Publishers read bottom lines, not books.

Thomas Wolfe had a great editor. Do you?
Thomas Wolfe had a great editor. Do you?

These things were obvious.

Traditional New York publishers had good authors.

But there are a lot of really good indie authors.

Traditional publishers produced good books.’

But there are a lot of indie authors producing really good books.

But traditional had one distinct advantage.

They had great editors.

And great editors, through the years, have often made the difference between good books and great books.  For example, when Thomas Wolfe died, his editor, Edward Aswell, began looking through the voluminous manuscript. A few chapters had been completed. Many of the sections were merely handwritten in Wolfe’s typical scrawl, and Aswell had to guess at some of the penciled words.

He discovered that the leading character in the book had at least six different names. Some chapters were written in first person, some in third person. In part of the book, the protagonist had several brothers and sisters. In other sections, he was an only child.

There were stories. There were fragment of stories. There were fragments of sentences. In addition, Aswell was concerned because the manuscript contained at least ten times more pages than the traditional novel. Since there was no one left or around to debate him, Aswell turned the manuscript into two novels: The Web and the Rock and You Can’t Go Home Again. Both would be remembered as part of Thomas Wolfe’s lasting legacy.

That’s what editors did. But editors have become an endangered species.

Doug Grad
Doug Grad

Last year, I heard a presentation by Doug Grad, who worked for years as a senior editor for several major New York publishing houses, including Simon & Schuster, Pocket Books, Ballentine, Penguin, and HarperCollins.  He worked as the editor on several New York Times Best Sellers.

He’s now a literary agent, and, every day, he watches the publishing landscape change a little. It’s hardly ever for the better.

Once, Doug said, Publishing companies were run by strong-minded individuals who had one passion, and that was to produce outstanding books.

Now it’s all about the money.

To hell with the story.

As he said, publishing companies are merging, big publishing companies are buying small companies, and small publishing companies are dying miserable deaths and going out of business.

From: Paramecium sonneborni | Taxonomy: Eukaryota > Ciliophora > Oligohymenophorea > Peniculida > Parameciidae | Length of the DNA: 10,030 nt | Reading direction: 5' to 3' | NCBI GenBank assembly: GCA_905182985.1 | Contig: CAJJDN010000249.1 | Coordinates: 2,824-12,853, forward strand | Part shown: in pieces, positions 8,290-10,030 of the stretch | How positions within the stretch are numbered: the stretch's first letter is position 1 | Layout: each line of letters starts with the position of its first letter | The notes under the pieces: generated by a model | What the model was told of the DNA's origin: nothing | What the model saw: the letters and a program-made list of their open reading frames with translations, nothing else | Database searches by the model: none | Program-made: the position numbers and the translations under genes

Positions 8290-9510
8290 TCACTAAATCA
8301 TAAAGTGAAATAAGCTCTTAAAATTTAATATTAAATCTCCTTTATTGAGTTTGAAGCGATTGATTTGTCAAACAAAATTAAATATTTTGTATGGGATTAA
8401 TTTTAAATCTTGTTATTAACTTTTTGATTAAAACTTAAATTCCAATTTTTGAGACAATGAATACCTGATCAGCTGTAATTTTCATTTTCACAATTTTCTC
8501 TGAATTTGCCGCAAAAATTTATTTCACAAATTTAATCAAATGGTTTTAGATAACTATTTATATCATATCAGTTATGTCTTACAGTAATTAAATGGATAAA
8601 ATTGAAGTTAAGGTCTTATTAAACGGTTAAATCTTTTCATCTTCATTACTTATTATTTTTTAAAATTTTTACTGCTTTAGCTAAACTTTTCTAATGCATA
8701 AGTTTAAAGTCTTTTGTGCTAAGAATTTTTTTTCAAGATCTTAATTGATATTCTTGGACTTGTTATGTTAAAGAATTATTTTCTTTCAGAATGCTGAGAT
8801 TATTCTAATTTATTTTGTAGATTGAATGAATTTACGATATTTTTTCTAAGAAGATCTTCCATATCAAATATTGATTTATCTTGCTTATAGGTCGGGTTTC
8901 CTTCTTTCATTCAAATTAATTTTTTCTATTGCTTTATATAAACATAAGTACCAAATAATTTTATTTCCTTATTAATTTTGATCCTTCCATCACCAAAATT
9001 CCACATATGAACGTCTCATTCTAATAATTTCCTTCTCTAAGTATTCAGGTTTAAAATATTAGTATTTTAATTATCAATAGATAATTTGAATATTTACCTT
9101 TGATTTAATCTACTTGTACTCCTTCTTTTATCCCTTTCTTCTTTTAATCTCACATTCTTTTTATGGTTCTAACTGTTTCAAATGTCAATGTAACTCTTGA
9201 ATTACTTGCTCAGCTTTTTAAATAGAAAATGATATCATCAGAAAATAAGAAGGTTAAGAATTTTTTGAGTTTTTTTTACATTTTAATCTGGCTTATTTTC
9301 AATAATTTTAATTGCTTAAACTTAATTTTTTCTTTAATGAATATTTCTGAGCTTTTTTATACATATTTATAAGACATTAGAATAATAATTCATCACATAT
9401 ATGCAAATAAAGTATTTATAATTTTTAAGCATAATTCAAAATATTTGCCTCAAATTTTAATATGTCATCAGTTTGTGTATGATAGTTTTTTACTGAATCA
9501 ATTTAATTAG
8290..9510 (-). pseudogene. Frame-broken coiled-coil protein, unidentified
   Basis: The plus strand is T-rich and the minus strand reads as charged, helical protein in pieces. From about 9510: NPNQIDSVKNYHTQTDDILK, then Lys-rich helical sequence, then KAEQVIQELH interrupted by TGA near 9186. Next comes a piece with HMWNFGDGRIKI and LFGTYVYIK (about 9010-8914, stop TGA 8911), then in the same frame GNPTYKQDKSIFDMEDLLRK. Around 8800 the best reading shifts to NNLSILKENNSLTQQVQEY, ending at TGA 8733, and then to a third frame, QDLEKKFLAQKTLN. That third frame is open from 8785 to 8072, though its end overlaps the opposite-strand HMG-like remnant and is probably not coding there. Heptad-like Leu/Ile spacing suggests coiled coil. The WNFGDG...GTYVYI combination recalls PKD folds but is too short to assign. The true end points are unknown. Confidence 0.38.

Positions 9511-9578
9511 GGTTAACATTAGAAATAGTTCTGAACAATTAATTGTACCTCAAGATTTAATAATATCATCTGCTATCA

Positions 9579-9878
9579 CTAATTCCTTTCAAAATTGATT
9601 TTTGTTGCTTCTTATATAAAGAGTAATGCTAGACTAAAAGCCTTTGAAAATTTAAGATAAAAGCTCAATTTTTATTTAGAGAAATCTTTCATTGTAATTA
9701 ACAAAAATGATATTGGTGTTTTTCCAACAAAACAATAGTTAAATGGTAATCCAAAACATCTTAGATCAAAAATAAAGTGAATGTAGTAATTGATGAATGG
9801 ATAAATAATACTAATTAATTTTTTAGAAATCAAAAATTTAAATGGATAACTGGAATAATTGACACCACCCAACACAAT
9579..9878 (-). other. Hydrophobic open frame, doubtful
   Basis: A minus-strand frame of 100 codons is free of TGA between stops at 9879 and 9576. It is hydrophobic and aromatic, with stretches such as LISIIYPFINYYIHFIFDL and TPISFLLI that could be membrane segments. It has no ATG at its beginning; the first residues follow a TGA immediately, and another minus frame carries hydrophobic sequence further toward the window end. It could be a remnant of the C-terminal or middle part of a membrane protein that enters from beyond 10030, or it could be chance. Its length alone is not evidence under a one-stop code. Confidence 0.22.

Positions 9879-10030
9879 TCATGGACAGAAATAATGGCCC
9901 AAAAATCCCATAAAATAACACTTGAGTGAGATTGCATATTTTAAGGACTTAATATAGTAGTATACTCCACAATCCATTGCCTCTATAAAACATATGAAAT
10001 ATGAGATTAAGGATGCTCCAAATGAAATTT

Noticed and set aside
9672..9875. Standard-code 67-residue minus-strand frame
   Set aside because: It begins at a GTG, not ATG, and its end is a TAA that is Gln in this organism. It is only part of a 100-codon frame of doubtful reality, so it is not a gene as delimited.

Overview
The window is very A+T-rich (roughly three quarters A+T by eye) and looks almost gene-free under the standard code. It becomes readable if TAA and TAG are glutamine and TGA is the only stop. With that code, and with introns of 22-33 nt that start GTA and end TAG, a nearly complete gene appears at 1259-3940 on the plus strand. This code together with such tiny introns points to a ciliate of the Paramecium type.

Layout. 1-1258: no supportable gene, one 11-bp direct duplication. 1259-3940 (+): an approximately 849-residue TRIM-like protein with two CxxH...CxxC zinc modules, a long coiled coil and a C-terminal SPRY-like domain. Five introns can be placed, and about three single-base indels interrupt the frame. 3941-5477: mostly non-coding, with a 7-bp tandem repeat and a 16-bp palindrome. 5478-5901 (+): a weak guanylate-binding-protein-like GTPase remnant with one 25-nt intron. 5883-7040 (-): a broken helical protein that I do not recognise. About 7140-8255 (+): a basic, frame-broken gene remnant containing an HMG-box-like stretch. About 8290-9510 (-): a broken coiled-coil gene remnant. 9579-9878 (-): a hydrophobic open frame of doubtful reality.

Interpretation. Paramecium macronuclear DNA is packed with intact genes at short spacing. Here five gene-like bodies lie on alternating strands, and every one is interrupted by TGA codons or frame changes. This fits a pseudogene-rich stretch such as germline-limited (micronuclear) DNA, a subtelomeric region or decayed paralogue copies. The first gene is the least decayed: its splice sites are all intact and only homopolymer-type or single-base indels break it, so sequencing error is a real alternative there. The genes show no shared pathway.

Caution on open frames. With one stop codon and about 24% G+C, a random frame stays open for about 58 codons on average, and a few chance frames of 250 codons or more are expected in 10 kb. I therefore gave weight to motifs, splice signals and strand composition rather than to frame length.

The man behind the desk no longer cares about books. He cares about money.

He doesn’t read novels. He reads only the bottom line.

Where can he cut costs? That is his only concern.

Who can be replaced? That’s the only question he asks.

He counts heads. He comes up with too many editors.

And New York is becoming more crowded each day with editors out of work and on the streets.

New York publishing houses, in their collective wisdom, are throwing away the one distinction that made them the best in the world. They are discarding their staff of editors, sometimes one at a time, sometimes whole departments by quitting time.

The bottom line may not suffer. The books will.

As Grad points out, “Publishers are telling agents to bring them books that are already perfect. They are certainly not going to spend any money working on them to make sure they’re perfect. So if today’s writers have their books edited, they have to pay for the editing service themselves. Publishers, as whole, are no longer providing it.”

So what’s the difference between traditional publishing and indie publishing?

Historically, big publishers could get books in bookstores.

Bookstores are going out of business.

Historically, big publishers were responsible for editing.

Now authors pay for editing.

Historically, big publishers handled all of the marketing.

Now the authors have to be in charge of their own marketing.

Big Publishers still pay eight to twelve percent royalties.

Indie authors earn 70 percent royalties after Amazon or Barnes & Noble takes a cut.

So if the advantages are gone, why is anyone running around frantically sending out query letters, interviewing agents at writer’s conferences, and searching for a big publishing deal?

As Doug Grad says, there’s only one way to get a big deal in New York.

Go out and sell 25,000 books on your own, and then publishers will find you.

Don’t go looking for them.

They’re out to lunch.

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